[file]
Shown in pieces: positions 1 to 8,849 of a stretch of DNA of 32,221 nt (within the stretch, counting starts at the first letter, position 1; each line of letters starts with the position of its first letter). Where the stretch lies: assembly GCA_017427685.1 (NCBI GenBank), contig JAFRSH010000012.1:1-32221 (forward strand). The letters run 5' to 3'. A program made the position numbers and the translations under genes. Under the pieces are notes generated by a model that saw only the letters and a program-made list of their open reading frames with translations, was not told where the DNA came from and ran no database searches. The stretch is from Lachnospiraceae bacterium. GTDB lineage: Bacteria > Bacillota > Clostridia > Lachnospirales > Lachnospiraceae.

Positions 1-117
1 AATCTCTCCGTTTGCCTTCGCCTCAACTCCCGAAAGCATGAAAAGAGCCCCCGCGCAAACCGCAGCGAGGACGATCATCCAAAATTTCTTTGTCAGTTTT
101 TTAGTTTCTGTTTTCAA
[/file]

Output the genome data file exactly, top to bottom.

Shown in pieces: positions 1 to 8,849 of a stretch of DNA of 32,221 nt (within the stretch, counting starts at the first letter, position 1; each line of letters starts with the position of its first letter). Where the stretch lies: assembly GCA_017427685.1 (NCBI GenBank), contig JAFRSH010000012.1:1-32221 (forward strand). The letters run 5' to 3'. A program made the position numbers and the translations under genes. Under the pieces are notes generated by a model that saw only the letters and a program-made list of their open reading frames with translations, was not told where the DNA came from and ran no database searches. The stretch is from Lachnospiraceae bacterium. GTDB lineage: Bacteria > Bacillota > Clostridia > Lachnospirales > Lachnospiraceae.

Positions 1-117
1 AATCTCTCCGTTTGCCTTCGCCTCAACTCCCGAAAGCATGAAAAGAGCCCCCGCGCAAACCGCAGCGAGGACGATCATCCAAAATTTCTTTGTCAGTTTT
101 TTAGTTTCTGTTTTCAA